A committee of Japan's upper house of parliament approved privatization of the postal service yesterday, sending the package to the full chamber for a vote expected to deliver a crucial victory for Prime Minister Junichiro Koizumi's reform plans.
The bills would split up and sell off Japan Post's delivery, savings deposit and insurance services by 2017, creating the world's largest private bank.
Koizumi has argued that the change is needed to put the system's massive amount of deposits at the disposal of private investors.
The powerful lower house of parliament approved the package on Tuesday, and the upper house was expected to follow suit later yesterday.
Even without upper house support, the ruling coalition's two-thirds majority in the lower house means it can enact bills on its own.
The upper house, which Koizumi's Liberal Democratic Party (LDP) dominates only with the help of a coalition partner, rejected the package in August, prompting the prime minister to call snap lower-house elections that he billed as a referendum on postal reform.
But the LDP's landslide victory in the Sept. 11 elections has convinced some former opponents to support the project.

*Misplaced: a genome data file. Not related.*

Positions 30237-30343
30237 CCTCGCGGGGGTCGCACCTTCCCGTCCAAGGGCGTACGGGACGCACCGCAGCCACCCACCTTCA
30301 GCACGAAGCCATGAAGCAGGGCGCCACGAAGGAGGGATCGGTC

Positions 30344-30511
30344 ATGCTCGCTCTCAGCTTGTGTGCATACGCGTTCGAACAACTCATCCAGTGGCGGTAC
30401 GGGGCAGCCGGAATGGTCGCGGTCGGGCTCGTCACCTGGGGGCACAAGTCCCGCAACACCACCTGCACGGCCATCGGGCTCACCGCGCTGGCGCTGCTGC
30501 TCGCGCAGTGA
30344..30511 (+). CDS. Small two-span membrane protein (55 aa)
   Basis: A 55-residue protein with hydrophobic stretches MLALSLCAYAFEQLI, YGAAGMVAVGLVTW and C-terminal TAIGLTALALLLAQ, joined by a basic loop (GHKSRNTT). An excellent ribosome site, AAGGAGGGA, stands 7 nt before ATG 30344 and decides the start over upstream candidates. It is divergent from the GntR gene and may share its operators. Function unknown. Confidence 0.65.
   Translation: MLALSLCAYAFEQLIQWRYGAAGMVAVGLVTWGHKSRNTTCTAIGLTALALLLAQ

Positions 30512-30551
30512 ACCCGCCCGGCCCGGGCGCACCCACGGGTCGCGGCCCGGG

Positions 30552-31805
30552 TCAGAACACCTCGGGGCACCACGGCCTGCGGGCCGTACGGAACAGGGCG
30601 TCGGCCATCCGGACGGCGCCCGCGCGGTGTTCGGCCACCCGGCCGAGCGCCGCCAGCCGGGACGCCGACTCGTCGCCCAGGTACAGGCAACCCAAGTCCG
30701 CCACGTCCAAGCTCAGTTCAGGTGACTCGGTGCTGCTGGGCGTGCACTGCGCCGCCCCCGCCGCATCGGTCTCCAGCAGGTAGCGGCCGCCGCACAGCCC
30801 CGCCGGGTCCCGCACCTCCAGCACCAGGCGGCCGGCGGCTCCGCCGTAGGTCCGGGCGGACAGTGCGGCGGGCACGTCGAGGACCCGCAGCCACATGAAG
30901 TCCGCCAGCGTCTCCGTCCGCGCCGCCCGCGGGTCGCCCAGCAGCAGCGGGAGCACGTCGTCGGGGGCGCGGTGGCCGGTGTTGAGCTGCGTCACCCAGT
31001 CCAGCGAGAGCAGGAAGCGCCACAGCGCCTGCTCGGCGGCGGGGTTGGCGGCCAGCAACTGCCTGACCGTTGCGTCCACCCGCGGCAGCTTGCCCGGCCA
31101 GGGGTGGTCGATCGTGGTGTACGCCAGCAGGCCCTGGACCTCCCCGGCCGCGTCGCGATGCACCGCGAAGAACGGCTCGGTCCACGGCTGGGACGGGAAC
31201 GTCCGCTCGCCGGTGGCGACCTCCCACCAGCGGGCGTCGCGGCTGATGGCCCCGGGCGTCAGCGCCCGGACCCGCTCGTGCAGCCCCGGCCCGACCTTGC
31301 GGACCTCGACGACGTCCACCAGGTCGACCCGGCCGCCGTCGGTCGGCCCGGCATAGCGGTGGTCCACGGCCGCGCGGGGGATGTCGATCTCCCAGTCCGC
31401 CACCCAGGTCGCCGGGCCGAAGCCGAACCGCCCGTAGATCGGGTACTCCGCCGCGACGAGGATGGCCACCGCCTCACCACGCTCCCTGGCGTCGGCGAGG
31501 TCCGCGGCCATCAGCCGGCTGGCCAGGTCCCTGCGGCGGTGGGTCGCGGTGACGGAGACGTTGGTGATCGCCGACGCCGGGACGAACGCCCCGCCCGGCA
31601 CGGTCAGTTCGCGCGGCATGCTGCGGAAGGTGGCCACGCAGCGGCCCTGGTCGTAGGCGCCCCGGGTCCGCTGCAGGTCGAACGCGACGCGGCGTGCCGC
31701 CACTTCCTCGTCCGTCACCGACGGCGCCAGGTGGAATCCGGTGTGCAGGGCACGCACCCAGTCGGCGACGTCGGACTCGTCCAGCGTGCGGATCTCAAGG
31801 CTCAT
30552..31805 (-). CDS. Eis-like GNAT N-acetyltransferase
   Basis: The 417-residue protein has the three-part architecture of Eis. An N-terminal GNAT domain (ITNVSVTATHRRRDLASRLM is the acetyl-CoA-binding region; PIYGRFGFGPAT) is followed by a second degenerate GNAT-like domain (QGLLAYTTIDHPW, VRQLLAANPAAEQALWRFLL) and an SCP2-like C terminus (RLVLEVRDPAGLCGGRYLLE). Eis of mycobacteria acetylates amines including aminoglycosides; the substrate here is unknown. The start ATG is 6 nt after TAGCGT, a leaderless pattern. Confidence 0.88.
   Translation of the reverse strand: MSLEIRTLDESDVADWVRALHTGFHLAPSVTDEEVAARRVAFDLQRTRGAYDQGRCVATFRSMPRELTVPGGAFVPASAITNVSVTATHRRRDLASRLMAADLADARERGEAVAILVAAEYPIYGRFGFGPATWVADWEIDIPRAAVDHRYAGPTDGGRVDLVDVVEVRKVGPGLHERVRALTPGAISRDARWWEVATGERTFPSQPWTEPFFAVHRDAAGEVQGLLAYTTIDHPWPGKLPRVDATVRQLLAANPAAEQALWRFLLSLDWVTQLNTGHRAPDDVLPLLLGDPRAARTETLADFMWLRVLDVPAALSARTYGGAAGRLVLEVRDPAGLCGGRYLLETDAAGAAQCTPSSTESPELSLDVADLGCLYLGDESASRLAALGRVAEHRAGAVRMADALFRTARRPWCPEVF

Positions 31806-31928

"Japanese voters have shown in the last elections their deep understanding toward Prime Minister Koizumi who says pos-tal reform is the core of his reform program," Tsutomu Takebe, secretary general of the LDP, said before the vote.
Heizo Takenaka, economics minister and architect of the reform proposal, told the committee after its approval of privatization that the government was determined to do all it can to push through reform.
"We will make our utmost efforts, respecting your strong will," Takenaka said.
The legislation would start the division of Japan Post in late 2007.
Proponents argue the reform would make more efficient use of Japan Post's ?330 trillion (US$3 trillion) in savings and insurance deposits, while streamlining the country's enormous delivery service.
Reform opponents fear the bills will lead to job losses and would put ordinary people's savings in the hands of untrustworthy private investors.
They also argue that privatization will lead to a reduction in delivery services in sparsely populated rural areas.
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